MediaFile

Sniper-blogger grills Taiwan reporters

“Even Reuters’ Ralph Jennings — of whom I’ve been extremely critical for getting the story very wrong when it comes to Taiwan — tells us that ‘half a million’ attended the protest,” a blogger wrote in October after seeing the Reuters’s write-up of an opposition-led demonstration in Taipei against President Ma Ying-jeou.

China claims sovereignty over self-ruled Taiwan. Ma, Taiwan’s president, likes China. The opposition and the blogger don’t like either.

I poured a beer to celebrate because I had it right, up from a score of “lies” that the same blogger gave me on a story earlier that year.

Not all of us get off so easy. The blogger would write up a former Taipei-based BBC correspondent for “vague and inaccurate descriptions,” one of the friendlier grades given to the British TV network’s Taiwan coverage. The same commentator gave the China Post, a local English-language paper, a score of “Nazism.”

“The facts that are always ignored when AP sells its mendacious stories about Taiwan,” the blogger added. And a one-time Taipei bureau chief with Bloomberg was labeled “China-centric,” with the word “China” in red type.

Huffington Post top indy political blog for traffic

obamamccain.jpgPolitical Web sites and blogs compete for scoops and eyeballs with an intensity rivaling the presidential candidates, so the Internet traffic figures released Wednesday by industry tracker comScore are likely to provide some bragging rights.

The winner is… HuffingtonPost.com  – founded by commentator Arianna Huffington, the site led among stand-alone political blogs and news sites with 4.5 million visitors in September, comScore said. That was way above the site’s tally of 792,000 in the same month last year.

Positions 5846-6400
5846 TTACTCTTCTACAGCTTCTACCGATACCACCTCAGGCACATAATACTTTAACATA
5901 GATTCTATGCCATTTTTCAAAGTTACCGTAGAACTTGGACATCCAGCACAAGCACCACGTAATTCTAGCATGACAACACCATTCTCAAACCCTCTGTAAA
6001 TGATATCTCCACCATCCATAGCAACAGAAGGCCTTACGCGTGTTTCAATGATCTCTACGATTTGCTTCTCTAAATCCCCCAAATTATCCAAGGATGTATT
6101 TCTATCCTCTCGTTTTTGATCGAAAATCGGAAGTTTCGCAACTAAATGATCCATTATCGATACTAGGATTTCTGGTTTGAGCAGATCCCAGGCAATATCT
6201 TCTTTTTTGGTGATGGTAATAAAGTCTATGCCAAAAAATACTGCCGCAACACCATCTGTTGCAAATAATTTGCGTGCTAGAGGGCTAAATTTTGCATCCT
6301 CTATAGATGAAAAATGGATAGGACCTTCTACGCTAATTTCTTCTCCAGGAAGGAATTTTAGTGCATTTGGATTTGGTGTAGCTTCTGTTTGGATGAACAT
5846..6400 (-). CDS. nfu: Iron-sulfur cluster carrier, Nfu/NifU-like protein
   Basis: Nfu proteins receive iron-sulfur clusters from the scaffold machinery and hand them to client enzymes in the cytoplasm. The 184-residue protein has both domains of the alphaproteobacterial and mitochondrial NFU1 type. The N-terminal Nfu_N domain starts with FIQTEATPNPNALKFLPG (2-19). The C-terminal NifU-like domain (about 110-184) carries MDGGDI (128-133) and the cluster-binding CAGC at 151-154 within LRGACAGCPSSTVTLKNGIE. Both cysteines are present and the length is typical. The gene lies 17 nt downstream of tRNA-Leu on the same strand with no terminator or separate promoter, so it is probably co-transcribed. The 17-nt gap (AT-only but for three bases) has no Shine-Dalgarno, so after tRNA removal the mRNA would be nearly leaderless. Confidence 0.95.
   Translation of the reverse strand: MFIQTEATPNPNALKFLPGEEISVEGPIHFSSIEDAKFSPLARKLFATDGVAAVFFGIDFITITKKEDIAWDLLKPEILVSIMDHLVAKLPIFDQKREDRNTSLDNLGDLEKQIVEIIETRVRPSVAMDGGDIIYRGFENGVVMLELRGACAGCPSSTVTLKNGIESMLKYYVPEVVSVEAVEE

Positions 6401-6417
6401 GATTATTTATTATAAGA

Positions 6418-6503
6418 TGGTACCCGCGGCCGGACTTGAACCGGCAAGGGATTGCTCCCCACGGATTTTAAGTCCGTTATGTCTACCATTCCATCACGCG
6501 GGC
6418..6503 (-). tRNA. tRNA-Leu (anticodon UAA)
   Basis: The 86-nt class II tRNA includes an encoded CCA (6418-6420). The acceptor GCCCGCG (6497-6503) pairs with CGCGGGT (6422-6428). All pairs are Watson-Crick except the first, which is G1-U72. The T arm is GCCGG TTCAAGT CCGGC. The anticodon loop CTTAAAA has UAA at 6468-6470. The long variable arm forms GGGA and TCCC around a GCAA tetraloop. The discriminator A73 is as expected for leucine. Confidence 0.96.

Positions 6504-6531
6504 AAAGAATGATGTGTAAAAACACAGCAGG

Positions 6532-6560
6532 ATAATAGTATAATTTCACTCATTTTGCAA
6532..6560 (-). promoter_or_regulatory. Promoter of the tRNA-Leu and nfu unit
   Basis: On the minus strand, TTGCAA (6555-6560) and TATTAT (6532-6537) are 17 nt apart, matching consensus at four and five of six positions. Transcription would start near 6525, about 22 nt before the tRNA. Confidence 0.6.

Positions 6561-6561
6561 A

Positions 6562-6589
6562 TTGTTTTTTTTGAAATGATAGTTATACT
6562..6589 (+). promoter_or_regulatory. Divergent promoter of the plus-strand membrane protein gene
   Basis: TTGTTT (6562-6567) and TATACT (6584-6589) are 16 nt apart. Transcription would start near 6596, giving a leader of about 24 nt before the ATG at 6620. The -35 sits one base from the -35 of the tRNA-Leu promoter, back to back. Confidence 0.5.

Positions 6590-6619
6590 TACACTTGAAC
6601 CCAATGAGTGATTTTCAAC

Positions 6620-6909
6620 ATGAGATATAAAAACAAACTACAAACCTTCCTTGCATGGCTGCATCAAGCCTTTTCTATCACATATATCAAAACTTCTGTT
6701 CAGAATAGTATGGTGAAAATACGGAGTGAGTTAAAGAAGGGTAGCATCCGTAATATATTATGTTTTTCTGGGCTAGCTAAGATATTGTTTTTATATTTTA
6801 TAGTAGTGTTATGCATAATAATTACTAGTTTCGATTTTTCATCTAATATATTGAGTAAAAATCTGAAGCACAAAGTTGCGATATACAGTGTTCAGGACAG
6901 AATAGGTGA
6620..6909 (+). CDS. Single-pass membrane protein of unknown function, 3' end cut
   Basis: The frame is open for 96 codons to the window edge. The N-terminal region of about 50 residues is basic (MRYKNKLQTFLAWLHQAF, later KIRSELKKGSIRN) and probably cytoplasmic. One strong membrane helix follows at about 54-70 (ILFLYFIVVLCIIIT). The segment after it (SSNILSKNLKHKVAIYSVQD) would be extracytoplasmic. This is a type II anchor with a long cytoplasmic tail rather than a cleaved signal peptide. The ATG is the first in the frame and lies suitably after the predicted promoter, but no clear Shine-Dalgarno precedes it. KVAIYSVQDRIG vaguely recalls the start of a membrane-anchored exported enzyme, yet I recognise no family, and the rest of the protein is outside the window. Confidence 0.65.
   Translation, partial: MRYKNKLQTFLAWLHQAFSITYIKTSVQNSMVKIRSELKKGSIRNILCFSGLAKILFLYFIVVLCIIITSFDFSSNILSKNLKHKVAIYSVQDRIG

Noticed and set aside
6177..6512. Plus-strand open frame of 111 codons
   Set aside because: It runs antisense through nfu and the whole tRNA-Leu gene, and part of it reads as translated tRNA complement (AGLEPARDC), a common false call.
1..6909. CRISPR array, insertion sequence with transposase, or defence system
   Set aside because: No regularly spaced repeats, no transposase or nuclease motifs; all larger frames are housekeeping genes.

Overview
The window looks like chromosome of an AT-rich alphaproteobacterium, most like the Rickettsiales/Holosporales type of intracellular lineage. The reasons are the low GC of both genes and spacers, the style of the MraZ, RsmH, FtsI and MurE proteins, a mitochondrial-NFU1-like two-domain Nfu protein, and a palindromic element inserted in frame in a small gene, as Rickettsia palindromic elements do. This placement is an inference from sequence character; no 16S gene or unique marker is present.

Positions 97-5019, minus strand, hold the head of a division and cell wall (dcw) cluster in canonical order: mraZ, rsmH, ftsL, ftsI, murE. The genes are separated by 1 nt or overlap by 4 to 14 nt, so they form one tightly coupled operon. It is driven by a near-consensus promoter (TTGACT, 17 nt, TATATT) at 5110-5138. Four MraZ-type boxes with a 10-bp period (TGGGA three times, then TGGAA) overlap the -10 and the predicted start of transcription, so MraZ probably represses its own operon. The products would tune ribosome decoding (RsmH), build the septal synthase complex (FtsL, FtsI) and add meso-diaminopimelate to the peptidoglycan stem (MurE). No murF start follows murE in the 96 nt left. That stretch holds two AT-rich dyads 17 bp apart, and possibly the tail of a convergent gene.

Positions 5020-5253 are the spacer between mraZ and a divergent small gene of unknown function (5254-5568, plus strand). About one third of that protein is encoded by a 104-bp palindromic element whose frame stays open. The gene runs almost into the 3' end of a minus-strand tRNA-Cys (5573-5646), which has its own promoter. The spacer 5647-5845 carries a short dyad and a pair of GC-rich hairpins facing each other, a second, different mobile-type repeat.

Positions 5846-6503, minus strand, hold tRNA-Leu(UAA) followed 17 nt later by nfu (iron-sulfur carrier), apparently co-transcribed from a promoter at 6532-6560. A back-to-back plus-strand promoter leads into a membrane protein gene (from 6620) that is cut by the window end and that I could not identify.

It was followed by Politico.com with 2.4 million visitors and DrudgeReport.com with 2.1 million. The biggest gainer among the top five was realclearpoltics.com, a clearinghouse for commentary and polls that has become a must-read for the politically inclined. Its traffic surged almost six-fold from last year to 1.1 million visitors.

Death comes for the archblogger

Matt RichtelAt the risk of stating the obvious, everybody’s blogging about New York Times reporter Matt Richtel’s story about how the stress of 24-7 blogging is thinning the herd of Internet scribes.

Here’s his evidence:

Two weeks ago in North Lauderdale, Fla., funeral services were held for Russell Shaw, a prolific blogger on technology subjects who died at 60 of a heart attack. In December, another tech blogger, Marc Orchant, died at 50 of a massive coronary. A third, Om Malik, 41, survived a heart attack in December.

And here’s the cause:

A growing work force of home-office laborers and entrepreneurs, armed with computers and smartphones and wired to the hilt, are toiling under great physical and emotional stress created by the around-the-clock Internet economy that demands a constant stream of news and comment.